It is said that truth is often stranger than fiction. But can you translate this into prose that will hold a reader’s attention? To deliver a ‘good read’ the writer must combine the personal and the universal, the intellectual with the emotional, the macro with the micro, and the biographical with the historical.
In Writing Beyond the Self, Jenean explains that every writer has at least one creative nonfiction story hiding inside him or her. But one needs to separate the writer self from the self-healer. Hence, the book begins chapter one with a question: Everybody has a sob story, why should I read yours?
What follows are nine lessons gleaned from her MFA program, with fully-fledged examples, to guide writers through the key fundamentals of writing creative nonfiction. And because “everyone is strapped for time nowadays,” says Jenean, “the book is blessedly brief.”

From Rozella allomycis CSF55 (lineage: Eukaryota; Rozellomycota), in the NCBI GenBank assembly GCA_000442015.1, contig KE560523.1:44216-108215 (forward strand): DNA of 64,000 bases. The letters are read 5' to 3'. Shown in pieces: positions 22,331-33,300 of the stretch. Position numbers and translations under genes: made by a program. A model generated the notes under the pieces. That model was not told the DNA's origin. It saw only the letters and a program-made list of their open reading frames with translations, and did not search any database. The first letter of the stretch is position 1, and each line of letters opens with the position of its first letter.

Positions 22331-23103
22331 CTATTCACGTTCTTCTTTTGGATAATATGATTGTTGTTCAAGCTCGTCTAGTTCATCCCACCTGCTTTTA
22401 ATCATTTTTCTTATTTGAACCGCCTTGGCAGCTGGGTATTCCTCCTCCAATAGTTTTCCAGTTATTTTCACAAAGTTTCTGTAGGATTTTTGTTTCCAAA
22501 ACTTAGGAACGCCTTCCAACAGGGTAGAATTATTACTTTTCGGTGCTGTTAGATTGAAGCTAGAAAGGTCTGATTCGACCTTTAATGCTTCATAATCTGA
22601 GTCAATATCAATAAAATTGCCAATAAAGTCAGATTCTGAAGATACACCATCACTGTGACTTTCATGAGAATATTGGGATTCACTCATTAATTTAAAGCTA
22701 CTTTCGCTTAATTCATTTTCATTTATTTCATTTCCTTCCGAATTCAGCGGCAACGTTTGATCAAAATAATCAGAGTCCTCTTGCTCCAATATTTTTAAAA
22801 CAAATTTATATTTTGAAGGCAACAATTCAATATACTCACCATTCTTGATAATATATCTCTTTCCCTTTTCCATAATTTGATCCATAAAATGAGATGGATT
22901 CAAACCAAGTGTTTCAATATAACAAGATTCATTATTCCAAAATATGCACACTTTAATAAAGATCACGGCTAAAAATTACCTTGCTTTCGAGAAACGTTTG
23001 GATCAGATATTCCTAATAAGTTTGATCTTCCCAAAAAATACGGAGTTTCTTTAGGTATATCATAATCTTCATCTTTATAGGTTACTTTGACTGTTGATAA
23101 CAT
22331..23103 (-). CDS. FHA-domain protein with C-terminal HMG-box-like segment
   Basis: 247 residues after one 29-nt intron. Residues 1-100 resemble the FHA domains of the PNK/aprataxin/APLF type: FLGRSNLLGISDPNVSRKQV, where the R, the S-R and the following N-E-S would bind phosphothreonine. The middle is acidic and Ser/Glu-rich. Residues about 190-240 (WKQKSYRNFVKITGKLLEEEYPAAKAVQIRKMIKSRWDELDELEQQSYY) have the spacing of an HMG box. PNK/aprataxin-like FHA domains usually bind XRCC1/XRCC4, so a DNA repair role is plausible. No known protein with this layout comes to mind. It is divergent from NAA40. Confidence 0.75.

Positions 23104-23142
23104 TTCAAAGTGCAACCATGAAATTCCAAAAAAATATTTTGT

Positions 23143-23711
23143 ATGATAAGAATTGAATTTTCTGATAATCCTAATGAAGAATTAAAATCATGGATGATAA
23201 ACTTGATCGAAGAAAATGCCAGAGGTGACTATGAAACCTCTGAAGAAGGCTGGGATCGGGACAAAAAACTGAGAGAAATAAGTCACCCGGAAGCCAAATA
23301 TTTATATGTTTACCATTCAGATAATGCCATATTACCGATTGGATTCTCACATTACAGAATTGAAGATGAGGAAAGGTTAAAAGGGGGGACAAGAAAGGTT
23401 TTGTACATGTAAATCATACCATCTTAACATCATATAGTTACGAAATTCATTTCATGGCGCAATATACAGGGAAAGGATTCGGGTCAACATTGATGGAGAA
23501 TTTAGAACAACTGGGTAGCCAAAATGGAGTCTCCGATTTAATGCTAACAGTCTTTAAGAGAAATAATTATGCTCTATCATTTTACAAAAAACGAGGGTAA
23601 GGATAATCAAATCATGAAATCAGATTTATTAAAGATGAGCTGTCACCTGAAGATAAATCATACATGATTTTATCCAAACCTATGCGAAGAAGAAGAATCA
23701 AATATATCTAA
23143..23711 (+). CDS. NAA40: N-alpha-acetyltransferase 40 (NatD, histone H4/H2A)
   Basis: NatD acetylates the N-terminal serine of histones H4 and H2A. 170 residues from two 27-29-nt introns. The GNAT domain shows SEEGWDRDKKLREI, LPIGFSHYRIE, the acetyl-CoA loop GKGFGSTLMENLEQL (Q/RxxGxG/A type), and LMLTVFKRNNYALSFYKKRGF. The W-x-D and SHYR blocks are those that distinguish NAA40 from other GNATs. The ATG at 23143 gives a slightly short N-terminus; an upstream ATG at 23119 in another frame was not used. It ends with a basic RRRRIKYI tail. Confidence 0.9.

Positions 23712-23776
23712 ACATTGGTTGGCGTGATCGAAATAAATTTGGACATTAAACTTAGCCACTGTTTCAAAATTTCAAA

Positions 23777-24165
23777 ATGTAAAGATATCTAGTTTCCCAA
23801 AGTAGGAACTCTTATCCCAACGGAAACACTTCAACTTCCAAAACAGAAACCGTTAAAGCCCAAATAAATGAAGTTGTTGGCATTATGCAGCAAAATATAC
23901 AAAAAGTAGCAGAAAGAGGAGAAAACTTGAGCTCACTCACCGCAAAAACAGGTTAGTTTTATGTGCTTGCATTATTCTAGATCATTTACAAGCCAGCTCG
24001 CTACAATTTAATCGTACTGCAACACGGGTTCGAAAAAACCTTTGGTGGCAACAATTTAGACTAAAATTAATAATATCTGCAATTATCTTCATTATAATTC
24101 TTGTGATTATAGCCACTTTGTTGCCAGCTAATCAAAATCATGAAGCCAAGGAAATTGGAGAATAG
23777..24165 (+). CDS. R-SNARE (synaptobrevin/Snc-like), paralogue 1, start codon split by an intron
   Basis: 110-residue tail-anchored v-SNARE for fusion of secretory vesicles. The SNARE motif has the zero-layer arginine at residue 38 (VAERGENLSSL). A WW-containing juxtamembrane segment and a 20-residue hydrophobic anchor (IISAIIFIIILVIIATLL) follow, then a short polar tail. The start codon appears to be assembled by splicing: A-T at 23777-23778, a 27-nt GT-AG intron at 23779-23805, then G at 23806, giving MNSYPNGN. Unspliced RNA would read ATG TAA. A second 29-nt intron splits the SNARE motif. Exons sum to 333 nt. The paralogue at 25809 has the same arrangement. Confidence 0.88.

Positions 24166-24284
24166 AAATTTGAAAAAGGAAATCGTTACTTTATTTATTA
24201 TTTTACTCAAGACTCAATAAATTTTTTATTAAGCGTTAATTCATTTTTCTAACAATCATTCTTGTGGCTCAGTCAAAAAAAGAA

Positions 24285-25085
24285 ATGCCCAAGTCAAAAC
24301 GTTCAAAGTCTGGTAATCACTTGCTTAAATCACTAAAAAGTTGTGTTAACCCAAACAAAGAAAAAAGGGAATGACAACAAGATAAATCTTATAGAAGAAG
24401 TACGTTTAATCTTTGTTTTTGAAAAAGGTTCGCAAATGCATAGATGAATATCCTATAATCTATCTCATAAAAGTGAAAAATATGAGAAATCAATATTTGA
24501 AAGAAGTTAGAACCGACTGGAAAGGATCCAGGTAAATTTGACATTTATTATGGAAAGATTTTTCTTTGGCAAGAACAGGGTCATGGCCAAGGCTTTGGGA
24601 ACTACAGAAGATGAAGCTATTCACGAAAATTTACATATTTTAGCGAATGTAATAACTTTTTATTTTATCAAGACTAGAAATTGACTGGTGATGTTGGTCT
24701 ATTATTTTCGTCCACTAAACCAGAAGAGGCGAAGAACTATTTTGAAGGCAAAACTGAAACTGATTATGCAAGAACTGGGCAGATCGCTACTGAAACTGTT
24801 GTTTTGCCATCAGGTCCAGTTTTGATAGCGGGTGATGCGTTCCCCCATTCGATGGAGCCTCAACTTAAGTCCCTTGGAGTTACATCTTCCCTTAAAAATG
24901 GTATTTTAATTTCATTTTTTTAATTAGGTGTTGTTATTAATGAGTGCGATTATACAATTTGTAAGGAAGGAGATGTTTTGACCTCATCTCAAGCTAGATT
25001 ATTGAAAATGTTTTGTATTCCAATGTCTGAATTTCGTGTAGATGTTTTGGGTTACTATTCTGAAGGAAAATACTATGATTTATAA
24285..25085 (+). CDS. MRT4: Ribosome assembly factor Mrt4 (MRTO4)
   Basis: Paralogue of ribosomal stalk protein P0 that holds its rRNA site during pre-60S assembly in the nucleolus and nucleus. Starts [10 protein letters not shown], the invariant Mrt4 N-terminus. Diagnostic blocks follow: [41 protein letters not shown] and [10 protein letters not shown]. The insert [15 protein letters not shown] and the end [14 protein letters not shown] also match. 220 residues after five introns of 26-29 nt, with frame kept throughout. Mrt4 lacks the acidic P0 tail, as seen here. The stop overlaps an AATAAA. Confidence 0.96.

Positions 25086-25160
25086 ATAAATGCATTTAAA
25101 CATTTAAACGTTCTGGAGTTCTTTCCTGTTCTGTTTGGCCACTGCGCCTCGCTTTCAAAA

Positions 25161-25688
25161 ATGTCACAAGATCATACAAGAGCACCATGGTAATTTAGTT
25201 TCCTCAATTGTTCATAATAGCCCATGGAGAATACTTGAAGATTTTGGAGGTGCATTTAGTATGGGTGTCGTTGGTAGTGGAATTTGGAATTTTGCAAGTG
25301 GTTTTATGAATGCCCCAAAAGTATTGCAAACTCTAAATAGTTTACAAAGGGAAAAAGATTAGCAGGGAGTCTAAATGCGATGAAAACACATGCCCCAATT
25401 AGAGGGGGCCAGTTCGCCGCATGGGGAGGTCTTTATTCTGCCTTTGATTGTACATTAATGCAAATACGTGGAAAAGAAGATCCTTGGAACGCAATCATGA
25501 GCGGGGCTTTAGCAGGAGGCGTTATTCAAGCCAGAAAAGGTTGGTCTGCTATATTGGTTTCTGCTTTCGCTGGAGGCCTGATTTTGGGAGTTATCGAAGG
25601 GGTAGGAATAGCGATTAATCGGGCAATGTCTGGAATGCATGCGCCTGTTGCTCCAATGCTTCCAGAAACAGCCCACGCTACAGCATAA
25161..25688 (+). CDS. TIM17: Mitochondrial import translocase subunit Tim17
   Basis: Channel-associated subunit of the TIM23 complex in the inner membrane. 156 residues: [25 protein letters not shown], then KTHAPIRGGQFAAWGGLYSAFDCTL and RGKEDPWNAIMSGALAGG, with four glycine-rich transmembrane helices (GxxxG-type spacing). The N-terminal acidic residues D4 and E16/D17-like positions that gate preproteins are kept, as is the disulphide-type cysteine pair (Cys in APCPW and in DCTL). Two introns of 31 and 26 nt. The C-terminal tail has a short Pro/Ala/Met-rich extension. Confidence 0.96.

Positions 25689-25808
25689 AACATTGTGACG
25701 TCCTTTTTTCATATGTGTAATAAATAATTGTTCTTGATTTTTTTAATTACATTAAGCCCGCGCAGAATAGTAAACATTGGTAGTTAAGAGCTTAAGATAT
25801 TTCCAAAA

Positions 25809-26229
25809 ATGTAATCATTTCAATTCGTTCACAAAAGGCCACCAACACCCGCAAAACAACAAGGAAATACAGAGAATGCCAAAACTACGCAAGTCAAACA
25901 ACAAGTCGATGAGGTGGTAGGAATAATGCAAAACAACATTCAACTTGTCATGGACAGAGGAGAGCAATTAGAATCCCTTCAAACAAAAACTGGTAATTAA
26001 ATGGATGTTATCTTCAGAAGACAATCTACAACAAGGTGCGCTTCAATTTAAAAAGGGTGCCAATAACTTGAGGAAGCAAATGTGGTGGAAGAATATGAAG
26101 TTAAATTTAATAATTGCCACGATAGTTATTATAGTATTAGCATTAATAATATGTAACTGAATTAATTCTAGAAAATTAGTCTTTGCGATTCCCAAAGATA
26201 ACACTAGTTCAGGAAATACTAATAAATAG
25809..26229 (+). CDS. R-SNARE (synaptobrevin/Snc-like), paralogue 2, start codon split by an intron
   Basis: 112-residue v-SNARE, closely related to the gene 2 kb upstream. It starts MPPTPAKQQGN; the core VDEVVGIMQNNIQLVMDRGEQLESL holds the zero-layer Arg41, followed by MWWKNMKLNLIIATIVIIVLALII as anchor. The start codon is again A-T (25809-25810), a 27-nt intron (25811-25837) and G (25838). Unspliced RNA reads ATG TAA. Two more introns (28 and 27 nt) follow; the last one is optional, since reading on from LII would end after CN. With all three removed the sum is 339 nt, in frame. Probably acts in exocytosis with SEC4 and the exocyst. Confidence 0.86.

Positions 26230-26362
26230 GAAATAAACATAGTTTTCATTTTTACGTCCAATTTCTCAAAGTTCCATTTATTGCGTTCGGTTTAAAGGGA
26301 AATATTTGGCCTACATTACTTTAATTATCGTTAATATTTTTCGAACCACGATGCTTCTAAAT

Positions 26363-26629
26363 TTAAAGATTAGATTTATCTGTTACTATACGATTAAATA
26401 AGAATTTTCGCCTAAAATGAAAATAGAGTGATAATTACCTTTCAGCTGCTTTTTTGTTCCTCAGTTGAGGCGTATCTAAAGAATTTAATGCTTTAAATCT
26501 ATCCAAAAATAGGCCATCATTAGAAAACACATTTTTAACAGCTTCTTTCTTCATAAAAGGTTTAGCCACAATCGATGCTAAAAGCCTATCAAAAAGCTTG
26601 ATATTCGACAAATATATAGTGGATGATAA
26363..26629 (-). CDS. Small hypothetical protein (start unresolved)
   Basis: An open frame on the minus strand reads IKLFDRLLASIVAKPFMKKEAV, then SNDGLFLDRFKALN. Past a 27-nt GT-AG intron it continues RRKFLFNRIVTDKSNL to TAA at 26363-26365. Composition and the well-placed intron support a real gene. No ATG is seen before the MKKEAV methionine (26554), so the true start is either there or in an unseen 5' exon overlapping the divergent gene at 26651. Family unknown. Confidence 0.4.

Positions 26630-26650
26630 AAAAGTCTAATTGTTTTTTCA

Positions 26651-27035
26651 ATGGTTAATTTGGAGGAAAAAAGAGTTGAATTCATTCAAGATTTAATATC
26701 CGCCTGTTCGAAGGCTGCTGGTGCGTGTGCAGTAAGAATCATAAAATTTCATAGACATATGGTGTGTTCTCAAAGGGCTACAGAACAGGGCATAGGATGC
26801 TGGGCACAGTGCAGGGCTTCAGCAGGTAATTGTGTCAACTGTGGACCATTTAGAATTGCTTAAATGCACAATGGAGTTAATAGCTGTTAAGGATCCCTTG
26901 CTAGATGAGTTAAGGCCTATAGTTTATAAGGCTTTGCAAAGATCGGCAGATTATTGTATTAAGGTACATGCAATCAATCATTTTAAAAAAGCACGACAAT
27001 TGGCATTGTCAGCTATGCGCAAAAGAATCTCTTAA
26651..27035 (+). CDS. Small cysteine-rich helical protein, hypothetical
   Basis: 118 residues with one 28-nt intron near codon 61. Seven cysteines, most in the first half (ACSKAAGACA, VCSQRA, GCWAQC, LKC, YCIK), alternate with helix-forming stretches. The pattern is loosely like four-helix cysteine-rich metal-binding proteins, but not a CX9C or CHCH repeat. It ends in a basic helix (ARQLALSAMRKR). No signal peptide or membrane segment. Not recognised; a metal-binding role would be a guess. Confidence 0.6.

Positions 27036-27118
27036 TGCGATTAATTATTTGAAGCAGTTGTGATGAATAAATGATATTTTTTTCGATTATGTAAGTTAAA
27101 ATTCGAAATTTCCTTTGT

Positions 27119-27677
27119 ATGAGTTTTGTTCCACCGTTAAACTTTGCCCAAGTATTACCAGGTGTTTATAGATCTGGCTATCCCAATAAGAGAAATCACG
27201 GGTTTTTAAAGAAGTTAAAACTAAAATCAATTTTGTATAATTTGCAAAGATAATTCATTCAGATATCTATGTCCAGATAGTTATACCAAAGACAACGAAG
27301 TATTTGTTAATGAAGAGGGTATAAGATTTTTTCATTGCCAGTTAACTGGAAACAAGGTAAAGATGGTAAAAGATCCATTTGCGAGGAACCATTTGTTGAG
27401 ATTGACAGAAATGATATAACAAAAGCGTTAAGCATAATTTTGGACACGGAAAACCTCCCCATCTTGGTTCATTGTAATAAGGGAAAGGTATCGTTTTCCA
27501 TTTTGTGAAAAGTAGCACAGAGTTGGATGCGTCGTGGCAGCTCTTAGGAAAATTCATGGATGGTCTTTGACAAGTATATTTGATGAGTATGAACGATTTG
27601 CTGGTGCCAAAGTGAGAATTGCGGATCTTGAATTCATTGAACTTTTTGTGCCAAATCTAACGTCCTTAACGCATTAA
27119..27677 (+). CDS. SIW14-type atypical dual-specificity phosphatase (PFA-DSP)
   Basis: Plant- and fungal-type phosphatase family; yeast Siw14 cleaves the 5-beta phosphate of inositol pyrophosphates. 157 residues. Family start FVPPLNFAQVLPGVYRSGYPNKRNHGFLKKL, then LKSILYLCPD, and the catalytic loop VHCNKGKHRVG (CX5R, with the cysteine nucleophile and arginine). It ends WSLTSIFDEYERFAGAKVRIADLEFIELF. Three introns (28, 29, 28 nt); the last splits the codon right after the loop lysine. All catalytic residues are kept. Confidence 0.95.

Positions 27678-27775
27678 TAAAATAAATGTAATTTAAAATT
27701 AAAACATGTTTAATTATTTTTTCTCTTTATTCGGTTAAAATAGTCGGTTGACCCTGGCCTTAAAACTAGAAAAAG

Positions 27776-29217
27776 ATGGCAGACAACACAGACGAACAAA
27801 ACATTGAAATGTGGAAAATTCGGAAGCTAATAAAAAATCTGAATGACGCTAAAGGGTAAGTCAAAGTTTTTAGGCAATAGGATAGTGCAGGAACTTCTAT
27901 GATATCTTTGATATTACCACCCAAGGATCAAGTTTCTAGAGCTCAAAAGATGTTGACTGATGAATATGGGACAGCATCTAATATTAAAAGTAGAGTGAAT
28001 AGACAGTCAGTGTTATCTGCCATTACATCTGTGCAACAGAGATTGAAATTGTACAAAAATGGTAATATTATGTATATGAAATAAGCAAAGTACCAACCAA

|Publisher:||Vine Leaves Press|
|Sold by:||Barnes & Noble|
|File size:||750 KB|
About the Author
Table of Contents
Creative Nonfiction: Everybody has a sob story so why should I read yours?
Lesson #1: Marry your personal story to something larger than yourself.
Lesson #2: Marry your personal story to someone else’s so it’s all about you, but it’s not.
Lesson #3: Marry your personal story to “a slice of life” so it’s all about you on a smaller scale.
Lesson #4: Marry your story to someone else’s through dialogue rather than description.
Lesson #5: Ask yourself some tough questions because once your story is published, you can’t change your mind.
Lesson #6: If you’re not an academic and can’t do your own research, write about other people’s research.
Lesson #7: Follow an interest you know nothing about and share what you learn.
Lesson #8: Find something to do, do it, then write something. Or not.
Lesson #9: Limber up the grey matter! Moving back and forth between you (the particular, subjective) and other people/events/environments (the general, objective), is the key to writing successful creative and real nonfiction.